Personal Experience as Truth

It seems I’m incapable of writing about anything other than perceptions. Moreover, since discussing the perceptions of parents, I’ve been confronted with people’s general perceptions of parents in the modern epoch. None more confrontational, none more of an affront to everything I believe than a comment that, and I paraphrase, “babies cry more on planes today than they did in the 80s is a symptom of the reduction in parenting skills.” I was told in no uncertain terms that parents were great in the 80s and suddenly, when the calendar flipped to the 90s, parents became worse, more permissive, incapable of teaching their children how to behave like rational people.

Yeah, I'm sure hovering over your child like gods isn't going to give them a complex...unless this is the cover of their folk band album, then it's fine.
Yeah, I’m sure hovering over your child like gods isn’t going to give them a complex…unless this is the cover of their folk band album, then it’s fine.

Through a short discussion it was clear that the commenter was basing this opinion on personal experience and no amount of logic or inquiry was going to change this personally held truth. But isn’t your personal experience your truth? I get sunburned easily, that’s my truth. Don’t we all have our own personal dogma based on our experience that we consider unassailable?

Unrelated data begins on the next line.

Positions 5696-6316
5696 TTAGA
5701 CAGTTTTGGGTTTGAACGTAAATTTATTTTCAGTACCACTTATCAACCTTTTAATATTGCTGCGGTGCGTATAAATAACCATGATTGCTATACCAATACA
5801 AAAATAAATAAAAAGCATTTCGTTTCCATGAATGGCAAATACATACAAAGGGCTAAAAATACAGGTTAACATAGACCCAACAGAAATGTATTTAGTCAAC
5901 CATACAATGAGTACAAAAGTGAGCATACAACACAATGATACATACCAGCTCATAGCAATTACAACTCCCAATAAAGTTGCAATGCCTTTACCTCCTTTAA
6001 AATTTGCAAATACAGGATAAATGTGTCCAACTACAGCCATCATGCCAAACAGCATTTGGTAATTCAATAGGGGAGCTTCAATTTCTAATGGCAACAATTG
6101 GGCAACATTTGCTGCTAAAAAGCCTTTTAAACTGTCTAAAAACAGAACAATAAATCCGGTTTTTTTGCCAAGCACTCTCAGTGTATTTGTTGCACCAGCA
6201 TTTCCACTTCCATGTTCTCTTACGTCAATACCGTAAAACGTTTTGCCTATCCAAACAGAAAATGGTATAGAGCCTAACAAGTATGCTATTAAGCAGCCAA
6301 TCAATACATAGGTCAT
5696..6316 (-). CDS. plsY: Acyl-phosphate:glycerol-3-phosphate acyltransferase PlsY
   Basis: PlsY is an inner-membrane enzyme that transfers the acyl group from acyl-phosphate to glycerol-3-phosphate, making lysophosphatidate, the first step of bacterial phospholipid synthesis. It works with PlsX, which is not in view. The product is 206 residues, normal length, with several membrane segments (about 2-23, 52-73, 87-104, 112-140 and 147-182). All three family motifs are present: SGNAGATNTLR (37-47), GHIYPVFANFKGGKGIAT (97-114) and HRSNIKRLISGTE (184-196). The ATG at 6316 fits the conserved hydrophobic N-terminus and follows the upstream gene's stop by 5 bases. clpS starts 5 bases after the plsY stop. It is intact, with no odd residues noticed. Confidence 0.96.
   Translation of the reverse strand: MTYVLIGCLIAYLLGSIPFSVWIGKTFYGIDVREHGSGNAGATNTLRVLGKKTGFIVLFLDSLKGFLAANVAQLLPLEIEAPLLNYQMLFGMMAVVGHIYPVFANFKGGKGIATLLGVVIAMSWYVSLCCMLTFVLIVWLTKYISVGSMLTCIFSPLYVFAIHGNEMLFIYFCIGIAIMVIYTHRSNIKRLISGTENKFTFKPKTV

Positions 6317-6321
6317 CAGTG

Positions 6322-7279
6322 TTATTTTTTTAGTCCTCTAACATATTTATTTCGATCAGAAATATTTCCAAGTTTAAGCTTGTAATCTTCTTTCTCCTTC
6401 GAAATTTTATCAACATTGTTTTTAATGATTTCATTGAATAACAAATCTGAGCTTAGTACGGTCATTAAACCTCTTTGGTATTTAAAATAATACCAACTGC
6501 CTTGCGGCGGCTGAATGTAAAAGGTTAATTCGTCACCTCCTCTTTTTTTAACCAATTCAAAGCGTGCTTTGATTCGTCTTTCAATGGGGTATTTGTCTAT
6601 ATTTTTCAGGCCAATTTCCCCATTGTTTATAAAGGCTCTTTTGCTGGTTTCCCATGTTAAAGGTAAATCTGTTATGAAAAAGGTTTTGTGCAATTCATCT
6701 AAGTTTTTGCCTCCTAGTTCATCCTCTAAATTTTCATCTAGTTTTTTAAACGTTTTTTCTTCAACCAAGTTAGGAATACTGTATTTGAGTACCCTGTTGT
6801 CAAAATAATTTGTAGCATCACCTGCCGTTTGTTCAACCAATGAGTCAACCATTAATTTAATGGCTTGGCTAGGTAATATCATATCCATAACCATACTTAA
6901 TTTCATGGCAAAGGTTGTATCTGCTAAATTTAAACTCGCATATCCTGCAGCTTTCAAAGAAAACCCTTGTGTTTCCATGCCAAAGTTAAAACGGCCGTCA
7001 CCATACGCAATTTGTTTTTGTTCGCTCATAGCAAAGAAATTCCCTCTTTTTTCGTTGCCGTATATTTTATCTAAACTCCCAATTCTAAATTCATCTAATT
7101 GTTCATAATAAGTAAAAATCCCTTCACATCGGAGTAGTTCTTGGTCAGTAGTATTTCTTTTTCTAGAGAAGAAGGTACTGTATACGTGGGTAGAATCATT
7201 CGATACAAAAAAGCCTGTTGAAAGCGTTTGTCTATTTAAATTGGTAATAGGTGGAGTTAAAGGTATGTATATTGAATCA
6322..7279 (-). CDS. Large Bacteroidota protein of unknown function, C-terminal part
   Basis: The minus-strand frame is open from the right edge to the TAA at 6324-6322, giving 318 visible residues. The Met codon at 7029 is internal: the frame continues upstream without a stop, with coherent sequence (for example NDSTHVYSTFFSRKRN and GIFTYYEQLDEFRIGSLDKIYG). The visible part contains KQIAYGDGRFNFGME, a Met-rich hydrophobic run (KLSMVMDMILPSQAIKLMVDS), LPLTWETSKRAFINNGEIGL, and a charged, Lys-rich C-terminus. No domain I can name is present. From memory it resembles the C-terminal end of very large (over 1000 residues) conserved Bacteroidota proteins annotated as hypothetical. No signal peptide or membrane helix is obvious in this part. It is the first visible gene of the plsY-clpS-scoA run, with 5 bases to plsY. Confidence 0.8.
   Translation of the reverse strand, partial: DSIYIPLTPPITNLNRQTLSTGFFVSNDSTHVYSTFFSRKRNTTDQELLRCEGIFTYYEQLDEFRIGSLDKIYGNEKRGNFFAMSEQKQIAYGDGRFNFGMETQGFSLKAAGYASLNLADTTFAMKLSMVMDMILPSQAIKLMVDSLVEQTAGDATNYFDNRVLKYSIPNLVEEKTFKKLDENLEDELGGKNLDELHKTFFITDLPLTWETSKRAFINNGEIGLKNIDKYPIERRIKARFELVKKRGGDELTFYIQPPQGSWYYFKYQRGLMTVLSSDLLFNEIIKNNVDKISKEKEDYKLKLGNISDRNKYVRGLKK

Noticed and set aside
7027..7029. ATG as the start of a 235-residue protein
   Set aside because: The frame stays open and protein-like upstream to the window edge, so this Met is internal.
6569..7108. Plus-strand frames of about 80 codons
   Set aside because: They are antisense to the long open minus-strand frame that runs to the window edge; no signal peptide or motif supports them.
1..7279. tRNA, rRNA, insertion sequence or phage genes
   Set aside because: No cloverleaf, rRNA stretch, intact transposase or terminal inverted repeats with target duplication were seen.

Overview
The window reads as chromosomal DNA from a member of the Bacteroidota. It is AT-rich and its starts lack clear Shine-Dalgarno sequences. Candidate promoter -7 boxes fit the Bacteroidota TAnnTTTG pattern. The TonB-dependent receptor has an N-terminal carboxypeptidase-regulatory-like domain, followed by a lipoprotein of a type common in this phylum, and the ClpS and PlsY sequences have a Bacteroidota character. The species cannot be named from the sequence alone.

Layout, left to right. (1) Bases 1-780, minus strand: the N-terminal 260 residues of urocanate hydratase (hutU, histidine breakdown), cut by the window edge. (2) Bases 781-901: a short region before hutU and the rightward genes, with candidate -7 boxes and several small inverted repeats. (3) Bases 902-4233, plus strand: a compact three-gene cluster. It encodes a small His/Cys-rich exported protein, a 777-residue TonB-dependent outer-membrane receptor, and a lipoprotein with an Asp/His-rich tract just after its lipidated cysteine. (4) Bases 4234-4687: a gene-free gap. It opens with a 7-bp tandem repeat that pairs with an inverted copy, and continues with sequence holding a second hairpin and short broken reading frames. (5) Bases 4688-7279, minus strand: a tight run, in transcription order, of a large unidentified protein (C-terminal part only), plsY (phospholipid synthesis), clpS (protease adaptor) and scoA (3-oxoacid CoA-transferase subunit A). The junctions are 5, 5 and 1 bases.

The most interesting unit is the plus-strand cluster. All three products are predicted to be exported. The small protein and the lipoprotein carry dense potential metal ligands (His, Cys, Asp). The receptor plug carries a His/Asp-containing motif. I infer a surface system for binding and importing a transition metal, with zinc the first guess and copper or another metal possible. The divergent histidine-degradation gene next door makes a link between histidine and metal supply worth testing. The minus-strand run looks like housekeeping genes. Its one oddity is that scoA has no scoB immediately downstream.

The answer is, “absolutely not.” Hearing, seeing, experiencing things that contradict what you personally believed or thought or had experienced up until that point is how you grow as a person. “From my experience,” doesn’t mean anything because that’s not a scientific basis. Our brains are so limiting and filled with vile trickery. That’s why there’s things called confirmation bias, and choice-supportive bias and selective perception (here’s a list of other reasons our brains are unreliable narrators).  If all you know as “truth” is what you’ve personally experienced, crack open a book or watch a documentary or look at the news–scratch that, read well-written journalism, don’t watch televised hairpieces parrot sensationalism.